The Slow Wine project was born eight years ago when Slow Food, the international foodways movement, decided to publish its own guide and break away from the Gambero Rosso and its Vini d’Italia (Wines of Italy), which the two groups had co-published for 25 years. At the time, it was Italy’s most important wine guide.
Our editors had come to the conclusion that the Gambero Rosso guide no longer aligned with the Slow Food mission: We wanted to create a guide that would not only describe the wines but also tell the stories behind the wineries themselves. The idea was to focus not only on tasting notes. Instead, the goal was to give greater weight and importance to the estates’ production methods: How do they grow their grapes and how do they vinify their wines? It would be a totally new type of guide, something that everyone could be proud of.
In just eight short years, Slow Wine has become Italy’s most popular wine guide, with more than 40,000 copies printed and sold. And the response has inspired us to head down roads previously untraveled. First off, we decided to share Slow Wine with the world by organizing numerous tastings in the U.S., Europe, and Asia. At every event, it seemed like the public’s interest for this new form of wine criticism was wholly palpable.
At the time, Slow Wine was the only guide in Italy (and possibly the world) that visited the wineries. And the winemakers seemed to be thrilled by this fact. Finally, they didn’t just send in their samples. But they themselves had stepped into the starring roles. Even our readers seemed to appreciate our efforts because they could now clearly see that wine tasting wasn’t the only important thing we were doing.
In 2016, we decided to open up our guide to our neighbor Slovenia, a small country that shares a border and viticultural traditions with Italy. And in 2017, we expanded our coverage and our horizons when we turned to one of the region that we love and admire most in the world of wine: California, land of great wines and home to a viticultural movement that sparkles even more brightly as it evolves.
We were determined to offer readers a well-honed selection and I’ll leave it to my colleagues to explain how we chose the wineries we would visit. We believe that publishing yet another copied-and-pasted guide or magazine would be of use to no one. Nor would it serve to fulfill the ideals espoused by Slow Food. Since its inception, the movement’s priority has been that of championing respect for the environment and foods and wines that reflect the place where they are produced.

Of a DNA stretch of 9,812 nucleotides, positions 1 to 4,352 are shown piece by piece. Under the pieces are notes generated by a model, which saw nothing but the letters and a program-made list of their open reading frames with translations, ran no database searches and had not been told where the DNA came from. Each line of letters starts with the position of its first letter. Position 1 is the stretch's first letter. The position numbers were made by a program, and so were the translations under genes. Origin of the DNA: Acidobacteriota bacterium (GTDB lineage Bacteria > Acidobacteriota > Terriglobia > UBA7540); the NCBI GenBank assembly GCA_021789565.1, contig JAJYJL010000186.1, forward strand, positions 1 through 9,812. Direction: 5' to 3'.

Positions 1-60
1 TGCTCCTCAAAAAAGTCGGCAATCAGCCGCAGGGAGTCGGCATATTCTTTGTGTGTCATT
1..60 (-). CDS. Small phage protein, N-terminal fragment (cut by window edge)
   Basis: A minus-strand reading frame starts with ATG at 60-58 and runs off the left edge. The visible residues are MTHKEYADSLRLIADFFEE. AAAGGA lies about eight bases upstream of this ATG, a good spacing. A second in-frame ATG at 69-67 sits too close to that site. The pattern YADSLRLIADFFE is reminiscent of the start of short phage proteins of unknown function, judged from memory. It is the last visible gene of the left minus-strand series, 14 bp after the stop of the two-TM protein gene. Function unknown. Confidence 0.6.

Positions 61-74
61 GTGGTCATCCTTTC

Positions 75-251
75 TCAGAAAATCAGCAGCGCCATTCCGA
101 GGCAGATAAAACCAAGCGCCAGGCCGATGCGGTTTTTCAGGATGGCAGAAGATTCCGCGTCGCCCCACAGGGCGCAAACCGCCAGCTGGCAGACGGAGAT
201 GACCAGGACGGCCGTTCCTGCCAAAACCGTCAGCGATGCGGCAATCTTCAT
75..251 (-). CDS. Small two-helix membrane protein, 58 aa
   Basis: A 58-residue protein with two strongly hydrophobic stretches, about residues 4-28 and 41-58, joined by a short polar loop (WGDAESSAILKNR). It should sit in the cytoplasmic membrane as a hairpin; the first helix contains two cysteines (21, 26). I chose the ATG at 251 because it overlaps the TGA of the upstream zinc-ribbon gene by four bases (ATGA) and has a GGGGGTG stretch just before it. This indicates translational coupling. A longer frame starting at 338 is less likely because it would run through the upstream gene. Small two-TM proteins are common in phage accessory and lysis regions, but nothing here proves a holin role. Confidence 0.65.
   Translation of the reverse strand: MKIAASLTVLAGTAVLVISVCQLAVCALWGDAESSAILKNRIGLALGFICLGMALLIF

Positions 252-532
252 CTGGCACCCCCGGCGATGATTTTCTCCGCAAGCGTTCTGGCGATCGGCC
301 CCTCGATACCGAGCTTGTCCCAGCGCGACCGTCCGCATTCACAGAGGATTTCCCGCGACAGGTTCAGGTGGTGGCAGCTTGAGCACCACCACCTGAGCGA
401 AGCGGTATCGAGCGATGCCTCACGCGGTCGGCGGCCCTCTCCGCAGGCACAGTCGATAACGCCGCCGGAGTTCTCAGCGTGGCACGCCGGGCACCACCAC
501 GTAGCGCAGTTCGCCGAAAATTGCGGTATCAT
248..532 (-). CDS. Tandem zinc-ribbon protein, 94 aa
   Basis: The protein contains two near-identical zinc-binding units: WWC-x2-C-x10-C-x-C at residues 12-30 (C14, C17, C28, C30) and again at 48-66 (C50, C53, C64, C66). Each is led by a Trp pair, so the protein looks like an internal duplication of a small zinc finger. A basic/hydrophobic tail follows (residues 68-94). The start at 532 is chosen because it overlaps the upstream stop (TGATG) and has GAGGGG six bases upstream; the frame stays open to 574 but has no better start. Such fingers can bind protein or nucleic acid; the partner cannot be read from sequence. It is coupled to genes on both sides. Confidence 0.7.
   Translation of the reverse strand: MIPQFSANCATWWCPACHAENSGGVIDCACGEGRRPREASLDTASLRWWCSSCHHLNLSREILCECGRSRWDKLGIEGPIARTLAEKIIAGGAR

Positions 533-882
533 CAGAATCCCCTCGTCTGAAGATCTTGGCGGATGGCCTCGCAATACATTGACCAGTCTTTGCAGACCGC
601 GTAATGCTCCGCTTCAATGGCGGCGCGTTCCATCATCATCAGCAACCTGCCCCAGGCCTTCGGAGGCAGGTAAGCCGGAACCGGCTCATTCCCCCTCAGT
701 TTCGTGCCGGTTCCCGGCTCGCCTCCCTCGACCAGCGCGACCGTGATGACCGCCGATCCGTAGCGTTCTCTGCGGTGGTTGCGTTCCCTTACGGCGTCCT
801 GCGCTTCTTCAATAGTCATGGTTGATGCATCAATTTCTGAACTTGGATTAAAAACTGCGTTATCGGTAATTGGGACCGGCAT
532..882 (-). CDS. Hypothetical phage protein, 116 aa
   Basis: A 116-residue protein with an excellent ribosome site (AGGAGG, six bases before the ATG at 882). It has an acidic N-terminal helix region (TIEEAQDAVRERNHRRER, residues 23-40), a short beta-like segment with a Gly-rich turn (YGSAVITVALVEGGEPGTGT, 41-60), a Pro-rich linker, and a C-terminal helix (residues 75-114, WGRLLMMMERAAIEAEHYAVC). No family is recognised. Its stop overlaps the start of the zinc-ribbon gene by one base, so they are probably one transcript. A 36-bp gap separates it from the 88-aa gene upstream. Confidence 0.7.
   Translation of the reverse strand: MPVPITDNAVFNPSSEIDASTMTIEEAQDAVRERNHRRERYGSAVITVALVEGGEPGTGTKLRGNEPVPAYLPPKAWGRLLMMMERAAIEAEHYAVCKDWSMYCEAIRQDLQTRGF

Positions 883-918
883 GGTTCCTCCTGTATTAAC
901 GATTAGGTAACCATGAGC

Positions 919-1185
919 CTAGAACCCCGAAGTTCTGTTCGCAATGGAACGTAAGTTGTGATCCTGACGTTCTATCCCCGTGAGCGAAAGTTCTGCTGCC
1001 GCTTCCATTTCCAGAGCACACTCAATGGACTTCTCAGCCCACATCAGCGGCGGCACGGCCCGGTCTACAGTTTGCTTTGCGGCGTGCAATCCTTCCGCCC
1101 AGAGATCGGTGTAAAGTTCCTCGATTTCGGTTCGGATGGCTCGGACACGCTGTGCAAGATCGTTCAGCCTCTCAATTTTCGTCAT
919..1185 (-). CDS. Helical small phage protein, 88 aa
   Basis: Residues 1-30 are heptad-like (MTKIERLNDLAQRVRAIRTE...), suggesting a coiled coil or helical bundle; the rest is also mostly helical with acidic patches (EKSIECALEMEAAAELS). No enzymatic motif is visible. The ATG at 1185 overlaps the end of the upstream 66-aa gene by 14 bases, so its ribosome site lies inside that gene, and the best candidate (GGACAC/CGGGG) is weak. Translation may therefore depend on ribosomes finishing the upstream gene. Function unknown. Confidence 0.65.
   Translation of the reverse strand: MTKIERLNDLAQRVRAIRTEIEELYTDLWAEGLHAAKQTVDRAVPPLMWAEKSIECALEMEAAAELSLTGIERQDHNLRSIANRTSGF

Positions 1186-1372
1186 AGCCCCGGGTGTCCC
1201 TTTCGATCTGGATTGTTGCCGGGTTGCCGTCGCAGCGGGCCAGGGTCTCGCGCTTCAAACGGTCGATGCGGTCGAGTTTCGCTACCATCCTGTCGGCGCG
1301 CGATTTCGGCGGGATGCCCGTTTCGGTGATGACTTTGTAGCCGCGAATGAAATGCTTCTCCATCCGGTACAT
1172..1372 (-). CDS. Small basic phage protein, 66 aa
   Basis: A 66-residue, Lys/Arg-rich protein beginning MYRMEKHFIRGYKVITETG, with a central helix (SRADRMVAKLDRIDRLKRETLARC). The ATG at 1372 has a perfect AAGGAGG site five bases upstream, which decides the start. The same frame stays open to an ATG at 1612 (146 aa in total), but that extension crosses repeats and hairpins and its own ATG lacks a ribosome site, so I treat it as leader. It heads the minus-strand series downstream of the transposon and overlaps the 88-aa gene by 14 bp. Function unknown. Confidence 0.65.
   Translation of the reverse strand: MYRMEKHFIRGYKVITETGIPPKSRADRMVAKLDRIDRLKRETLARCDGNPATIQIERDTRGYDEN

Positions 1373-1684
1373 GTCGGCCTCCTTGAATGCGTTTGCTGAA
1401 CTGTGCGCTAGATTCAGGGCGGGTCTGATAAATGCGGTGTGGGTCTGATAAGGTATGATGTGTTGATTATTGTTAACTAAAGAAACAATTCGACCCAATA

To this end, we created a sort of Ten Commandments that we will be publishing shortly. It’s a first draft of what will become the Slow Food International manifesto on wine.
Lastly, I’d like to share a couple of notes on our working method. If you are reading this introduction, you already know that Slow Wine contributors love nothing more than locking themselves up in a room with thousands and thousands of wines to sniff, swirl, and spit.
But we also see our mission as a different one. Our only judge is the reader. We’re not trying to woo a rising-star winemaker by flattering her/him with praise and making her/him the envy of a neighbor. We’re not trying to get more likes and friends on Facebook. We want to provide readers with a service that is as objective as possible.
There are three fundamental questions that we need to ask ourselves when we tell a winery’s story: Does our work offer relevant information in choosing one bottle of wine over another? Is our approach the best that it could be? Is the narrative reflective of the winery’s history and its relationship to its appellation?
It’s no easy task to answer these questions with our winery profiles and our working method. But this is our goal.
In order to fulfill our mission, we brought together a small but seasoned group that help achieve our vision: Jeremy Parzen, who had already been working for some time with Slow Food and the Slow Food university UniSG (University of Gastronomic Sciences in Pollenzo, Piedmont); David Lynch and Elaine Brown, two wine professionals I admire greatly; and two ex-UniSG students, Elizabeth Sievers-Fiorello and Nick Phelps, who rounded out our team.
As we’ve tenaciously moved forward with this new pioneering project, we’ve come to think of ourselves as a Don Quixote of wine criticism. By no means do we believe that ours is a better wine guide than any other. But just like the Man from La Mancha, we have followed our code and we’ve never strayed from the working method that we developed year after year, profile after profile, winery visit after winery visit. In the end, this is what has made our work so enjoyable and rewarding. We hope you will find our efforts — our desire to share the world of wine through a “political vision” — as enjoyable and compelling as we do. Now it’s time to chase some windmills: Our journey has just begun!
Slow Wine Guide to the Wines of California